Exploring Scotland – Part IX: The Isle of Skye

Day 9 – 3rd August 2013

This morning we headed up the Trotternish (northeast) peninsula of Skye along the A855 towards Elishader. As the rain, wind and fog was approaching, the Old Man of Storr was not visible. One of these days, I’ll get to Skye on a sunny day (or at least less overcast) when I can actually see it as the last time I’d been on Skye (May 2006 was the last time). We stopped off at a viewing area in Lealt, near Kilt Rock, where a waterfall dropped heavily due to the increased rain flow. It was also very windy as we made our way over the slight path to take the photos. I had on this ‘waterproof’ camping poncho – not exactly the best thing to wear on the coast of Skye as the wind kept taking the edges and blowing it around like crazy – thus the rains that had started and coming at us somewhat sideways started the soaking of clothing.

Lealt Falls, Isle of Skye, Scotland. © J. Lynn Stapleton, 3rd August, 2013

Lealt Falls, Isle of Skye, Scotland. © J. Lynn Stapleton, 3rd August, 2013

From there, we moved up the road to the Mealt Falls at Creag an Fhèilídh (Kilt Rock) near Elishader. The falls come from the overflow from Loch Mealt and drops 55 metres (180ft) over the sea cliffs. I’ve been here before, but it is nonetheless spectacular, even in overcast conditions. The rain had stopped at this point though it was still windy. Along the viewing area along the cliff edge, there’s a steel fencing that surrounds the outcropping and the winds blowing through the steel creating lovely music. It was wonderful. At various times with the heavy winds, the spray from the waterfall blew sideways as it poured down the cliffs. Looking further up the coast nearby were the cliffs of Kilt Rock. The dolorite columns of the cliffs form pleats that resemble the pleats of a kilt, lending to its name. The Creag an Fhèilídh is one of thirteen sites of the Ceumannan – Staffin Ecomuseum – a museum without walls – all the sites are out in nature to explore.

For the adventurous, climbers can actually repel and climb the cliffs of Kilt Rock. I’ve never learned how to do rock climbing but this looks like something I’d be willing to learn to try someday.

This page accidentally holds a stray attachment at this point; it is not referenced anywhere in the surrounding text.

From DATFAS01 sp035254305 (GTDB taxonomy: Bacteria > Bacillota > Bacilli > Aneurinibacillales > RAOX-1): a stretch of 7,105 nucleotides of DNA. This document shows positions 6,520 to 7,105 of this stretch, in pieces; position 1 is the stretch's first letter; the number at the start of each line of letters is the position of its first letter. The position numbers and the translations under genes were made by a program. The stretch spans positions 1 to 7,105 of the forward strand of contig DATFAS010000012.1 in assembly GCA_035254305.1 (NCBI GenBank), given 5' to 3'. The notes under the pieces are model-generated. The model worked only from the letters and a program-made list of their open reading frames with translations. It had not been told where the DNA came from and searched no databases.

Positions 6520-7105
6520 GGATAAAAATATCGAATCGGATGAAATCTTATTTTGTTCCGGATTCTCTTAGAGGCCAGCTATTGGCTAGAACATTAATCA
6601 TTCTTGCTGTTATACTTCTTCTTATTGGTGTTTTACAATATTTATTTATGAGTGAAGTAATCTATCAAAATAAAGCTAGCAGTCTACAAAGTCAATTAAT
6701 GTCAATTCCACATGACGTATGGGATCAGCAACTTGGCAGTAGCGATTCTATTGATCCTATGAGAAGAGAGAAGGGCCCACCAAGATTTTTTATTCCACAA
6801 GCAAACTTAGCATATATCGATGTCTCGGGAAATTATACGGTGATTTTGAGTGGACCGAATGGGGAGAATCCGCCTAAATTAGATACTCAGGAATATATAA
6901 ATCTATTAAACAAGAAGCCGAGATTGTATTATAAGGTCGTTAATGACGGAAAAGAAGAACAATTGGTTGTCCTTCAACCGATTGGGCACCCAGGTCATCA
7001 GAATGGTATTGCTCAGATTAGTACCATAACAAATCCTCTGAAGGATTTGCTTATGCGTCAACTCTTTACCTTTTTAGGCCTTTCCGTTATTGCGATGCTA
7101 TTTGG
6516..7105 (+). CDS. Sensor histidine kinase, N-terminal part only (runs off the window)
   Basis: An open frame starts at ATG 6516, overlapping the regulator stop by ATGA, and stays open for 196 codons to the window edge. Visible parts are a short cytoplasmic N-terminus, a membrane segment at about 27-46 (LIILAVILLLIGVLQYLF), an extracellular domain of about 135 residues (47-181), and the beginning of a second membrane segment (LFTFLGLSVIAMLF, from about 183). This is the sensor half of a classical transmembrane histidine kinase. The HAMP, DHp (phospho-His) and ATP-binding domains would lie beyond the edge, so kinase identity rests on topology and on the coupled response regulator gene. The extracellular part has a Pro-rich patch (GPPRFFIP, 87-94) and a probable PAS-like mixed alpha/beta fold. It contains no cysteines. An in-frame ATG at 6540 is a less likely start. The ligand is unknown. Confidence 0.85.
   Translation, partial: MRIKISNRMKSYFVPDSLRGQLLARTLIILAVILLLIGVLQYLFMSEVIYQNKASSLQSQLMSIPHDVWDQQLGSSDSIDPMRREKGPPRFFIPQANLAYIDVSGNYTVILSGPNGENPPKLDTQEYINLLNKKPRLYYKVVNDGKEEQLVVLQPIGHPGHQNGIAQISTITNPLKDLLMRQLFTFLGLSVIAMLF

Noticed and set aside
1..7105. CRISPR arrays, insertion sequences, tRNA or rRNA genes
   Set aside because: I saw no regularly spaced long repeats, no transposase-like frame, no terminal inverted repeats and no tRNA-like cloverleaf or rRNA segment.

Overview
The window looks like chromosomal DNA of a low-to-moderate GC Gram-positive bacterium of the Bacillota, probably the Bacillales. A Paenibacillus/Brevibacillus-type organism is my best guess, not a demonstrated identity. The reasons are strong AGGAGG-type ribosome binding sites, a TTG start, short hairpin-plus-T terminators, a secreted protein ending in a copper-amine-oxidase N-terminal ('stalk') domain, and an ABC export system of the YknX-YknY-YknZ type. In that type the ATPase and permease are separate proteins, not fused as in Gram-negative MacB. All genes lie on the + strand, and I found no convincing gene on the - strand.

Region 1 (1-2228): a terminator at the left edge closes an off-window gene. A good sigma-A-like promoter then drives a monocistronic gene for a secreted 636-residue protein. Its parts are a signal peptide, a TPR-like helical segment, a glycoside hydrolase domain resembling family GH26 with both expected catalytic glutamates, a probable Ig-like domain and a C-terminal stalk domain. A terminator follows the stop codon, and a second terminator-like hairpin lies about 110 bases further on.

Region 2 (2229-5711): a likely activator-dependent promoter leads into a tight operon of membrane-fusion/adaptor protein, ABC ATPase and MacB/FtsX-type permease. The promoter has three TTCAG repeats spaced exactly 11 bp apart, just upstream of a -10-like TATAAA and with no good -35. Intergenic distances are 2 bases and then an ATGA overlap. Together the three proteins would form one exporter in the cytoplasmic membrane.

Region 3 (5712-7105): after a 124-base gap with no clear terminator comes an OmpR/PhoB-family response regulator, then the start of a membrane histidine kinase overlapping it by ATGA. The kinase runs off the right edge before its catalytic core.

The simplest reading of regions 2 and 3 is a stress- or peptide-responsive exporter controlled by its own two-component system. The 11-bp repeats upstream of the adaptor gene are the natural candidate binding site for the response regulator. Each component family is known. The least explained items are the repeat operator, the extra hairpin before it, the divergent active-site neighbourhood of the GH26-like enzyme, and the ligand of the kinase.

Mealt Falls, Elishader, Isle of Skye. © J. Lynn Stapleton, 3rd July 2013

Mealt Falls, Elishader, Isle of Skye. © J. Lynn Stapleton, 3rd July 2013

Kilt Rock, Elishader, Isle of Skye. © J. Lynn Stapleton, 3rd August 2013

Kilt Rock, Elishader, Isle of Skye. © J. Lynn Stapleton, 3rd August 2013

We moved further along the steep and sometimes hair-pin turn road to go visit the Cuith-Raing, or Quiraing, is on a landslip along the eastern side of Meall na Suiramach, northern-most summit of Trotternish Ridge. The geological theatre comprises several landmarks, of which only a few were actually visible due to the low-lying cloud and fog, and due to the heavy wind and rain, we weren’t actually out there long. That said, the views were beautifully dramatic.

The Cuith-Raing, Isle of Skye. © J. Lynn Stapleton, 3rd August 2013

The Cuith-Raing, Isle of Skye. © J. Lynn Stapleton, 3rd August 2013

The Cuith-Raing, Isle of Skye. © J. Lynn Stapleton, 3rd August 2013

The Cuith-Raing, Isle of Skye. © J. Lynn Stapleton, 3rd August 2013

The Cuith-Raing, Isle of Skye. © J. Lynn Stapleton, 3rd August 2013

The Cuith-Raing, Isle of Skye. © J. Lynn Stapleton, 3rd August 2013

The Cuith-Raing, Isle of Skye. © J. Lynn Stapleton, 3rd August 2013

The Cuith-Raing, Isle of Skye. © J. Lynn Stapleton, 3rd August 2013

The next part of our trip took us to the Faerie Glen on the western side of the Trotternish peninsula, a little bit inland from Uig. I’d been here before as well, but it’s just absolutely stunning, even in the overcast setting. Though the last time I was here it was a fair bit less windy, so it made going to the top of the structure a little more tricky, and I ended up deciding not to do it this time – I’d been able to go up last time so there wasn’t as much of a goal to achieve, especially as the approach is really narrow…remember I said it was really windy? 🙂

When you get to the faerie glen, you’ll notice that the hills and valleys are smaller here than their highland counterparts. It’s a beautiful hike through the hills. And if you so wish, you can throw down a few shiny coins into the stone circles on the hills – the faeries like shiny coins – but don’t throw down anything else; trash left brings bad luck.

Faerie Glen, Isle of Skye. © J. Lynn Stapleton, 3rd August 2013

Faerie Glen, Isle of Skye. © J. Lynn Stapleton, 3rd August 2013

Faerie Glen, Isle of Skye. © J. Lynn Stapleton, 3rd August 2013

Faerie Glen, Isle of Skye. © J. Lynn Stapleton, 3rd August 2013

Faerie Glen, Isle of Skye. © J. Lynn Stapleton, 3rd August 2013

Faerie Glen, Isle of Skye. © J. Lynn Stapleton, 3rd August 2013

Faerie Glen, Isle of Skye. © J. Lynn Stapleton, 3rd August 2013

Faerie Glen, Isle of Skye. © J. Lynn Stapleton, 3rd August 2013

Faerie Glen, Isle of Skye. © J. Lynn Stapleton, 3rd August 2013

Faerie Glen, Isle of Skye. © J. Lynn Stapleton, 3rd August 2013

Faerie Glen, Isle of Skye. © J. Lynn Stapleton, 3rd August 2013

Faerie Glen, Isle of Skye. © J. Lynn Stapleton, 3rd August 2013

When we left the Faerie Glen we headed west and briefly stopped off to see Dunvegan Castle – from a distance.

Dunvegan Castle, Isle of Skye © J. Lynn Stapleton, 3rd August, 2013